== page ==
When I first started crocheting in the round I noticed that every round needed increases to make a circle. You know what I mean? The increases all end up in the same place and make a sort of hexagonal pinwheel design instead of a nice evenly round circle!
I hate that! Especially if I'm making an amigurumi doll, I want a nice shaped doll head and not a block head. Decreases, in particularly, can create a nasty looking seam, and that's undesirable! (Make sure you check out Day 7 for how to crochet an invisible decrease to get rid of that thick decrease stitch.)
Here is what I do to make that little pinwheel look go away.
General amigurumi patterns call for increase in the same places, like (sc 1, increase) and (sc 2, increase) and (sc 3, increase). You get the idea! This is a picture of 8 rounds of this normal circle pattern idea.
The hexagon shape is created because you are crocheting a sort of straight line with the single crochets and then the increases become like corners. See this picture? I put a dot where each increase is, so you can see the pinwheel I was talking about. The edges make a hexagon. No bueno!
Here is what my evenly distributed increases look like. See the nice circle shape?
Once again, I've marked all the increases with dots so you can see them. They aren't all in the straight lines like before. The nice circle is created by staggering the dots every other round. The line is the beginning of the rounds.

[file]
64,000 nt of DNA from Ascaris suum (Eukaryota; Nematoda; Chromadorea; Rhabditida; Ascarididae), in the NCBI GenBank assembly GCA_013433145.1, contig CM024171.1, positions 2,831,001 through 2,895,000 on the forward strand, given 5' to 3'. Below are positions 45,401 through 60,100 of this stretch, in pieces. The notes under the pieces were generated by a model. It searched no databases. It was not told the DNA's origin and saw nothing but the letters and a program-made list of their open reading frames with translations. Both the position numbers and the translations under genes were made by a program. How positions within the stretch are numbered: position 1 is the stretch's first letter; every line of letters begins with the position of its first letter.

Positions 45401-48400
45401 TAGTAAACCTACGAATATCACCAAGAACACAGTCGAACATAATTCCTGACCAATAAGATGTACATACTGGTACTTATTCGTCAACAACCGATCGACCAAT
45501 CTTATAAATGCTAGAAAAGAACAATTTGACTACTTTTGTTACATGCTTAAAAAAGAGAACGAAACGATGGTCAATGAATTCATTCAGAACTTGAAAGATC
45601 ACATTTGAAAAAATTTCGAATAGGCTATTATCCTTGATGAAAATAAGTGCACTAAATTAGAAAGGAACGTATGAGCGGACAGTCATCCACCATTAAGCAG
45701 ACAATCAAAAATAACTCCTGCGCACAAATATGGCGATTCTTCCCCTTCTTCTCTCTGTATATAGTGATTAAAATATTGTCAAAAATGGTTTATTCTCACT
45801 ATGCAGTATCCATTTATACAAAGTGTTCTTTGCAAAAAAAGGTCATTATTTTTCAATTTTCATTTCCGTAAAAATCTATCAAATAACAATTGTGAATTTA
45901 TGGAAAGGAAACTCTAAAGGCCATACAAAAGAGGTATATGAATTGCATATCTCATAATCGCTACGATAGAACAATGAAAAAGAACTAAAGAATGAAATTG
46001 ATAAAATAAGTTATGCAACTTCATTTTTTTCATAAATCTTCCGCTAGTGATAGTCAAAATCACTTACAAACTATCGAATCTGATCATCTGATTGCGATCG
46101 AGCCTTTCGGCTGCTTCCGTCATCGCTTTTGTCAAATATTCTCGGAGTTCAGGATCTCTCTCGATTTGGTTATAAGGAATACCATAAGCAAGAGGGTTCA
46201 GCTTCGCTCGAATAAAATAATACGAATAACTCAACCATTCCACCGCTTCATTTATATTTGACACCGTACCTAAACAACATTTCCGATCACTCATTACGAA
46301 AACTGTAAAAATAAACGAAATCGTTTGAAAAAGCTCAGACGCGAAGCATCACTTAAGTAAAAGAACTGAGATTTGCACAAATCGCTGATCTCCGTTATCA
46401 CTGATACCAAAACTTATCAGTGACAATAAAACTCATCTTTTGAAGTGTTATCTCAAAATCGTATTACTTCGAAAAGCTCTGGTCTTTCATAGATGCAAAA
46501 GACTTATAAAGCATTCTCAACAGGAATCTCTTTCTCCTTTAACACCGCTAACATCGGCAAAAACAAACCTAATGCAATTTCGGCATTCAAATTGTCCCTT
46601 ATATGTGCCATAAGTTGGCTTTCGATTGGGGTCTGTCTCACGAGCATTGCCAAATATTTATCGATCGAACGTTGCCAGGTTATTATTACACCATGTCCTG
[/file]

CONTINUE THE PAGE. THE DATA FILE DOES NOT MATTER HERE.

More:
Here is what you do! It's going to be a little hard to understand, but I'll tell you first and then write the pattern out.
The first two rounds are worked as normal, 6 sc in ML and then inc in each stitch around. From there the rounds that have an odd number of crochets are worked with the sc's first and then the increases. So that's (sc 1, inc), or (sc 3, inc), or (sc 5, inc) and so on.
The even number crochets are worked a little differently. You want the increase to go over the middle stitch in the odd number of stitches. So the round that is usually (sc 2, inc) will be (inc, 2 sc). The round of (4 sc, inc) will be "sc, inc, (sc 4, inc) until the last 3 sts, 3 scs". I hope that made sense.
In case it's hard to understand, here is the written pattern for a few rounds. Hopefully you'll start to see the pattern.
Of course you will need a stitch marker to mark your rounds.
Rnd 1: make ML, sc 6 into loop (pull the loop tight)
Rnd 2: inc in each stitch around
Rnd 3: (sc, inc) around
Rnd 4: (inc,sc 2) around
Rnd 5: (sc 3, inc) around
Rnd 6: sc, inc, (sc 4, inc) until the last 3 sts, 3 sc
Rnd 7: (sc 5, inc) around
Rnd 8: sc 2, inc, (sc 6, inc) until the last 4 sts, 4 sc
Rnd 9: (sc 7, inc) around
Rnd 10: sc 3, inc, (sc 8 inc) until the last 5 sts, 5 sc
Rnd 11: (sc 9, inc) around
Rnd 12: sc 4, inc, (sc 10 inc) until the last 6 sts, 6 sc
Ok, can you see the pattern? This is just 12 rounds, and you may not need this many rounds for an amigurumi, but if you do then you should be able to see how they are worked. That's all there is to it though!
If you have any questions or don't understand anything then please feel free to leave a comment! I will try my best to answer them. Tomorrow we will talk about the invisible decrease. See you then!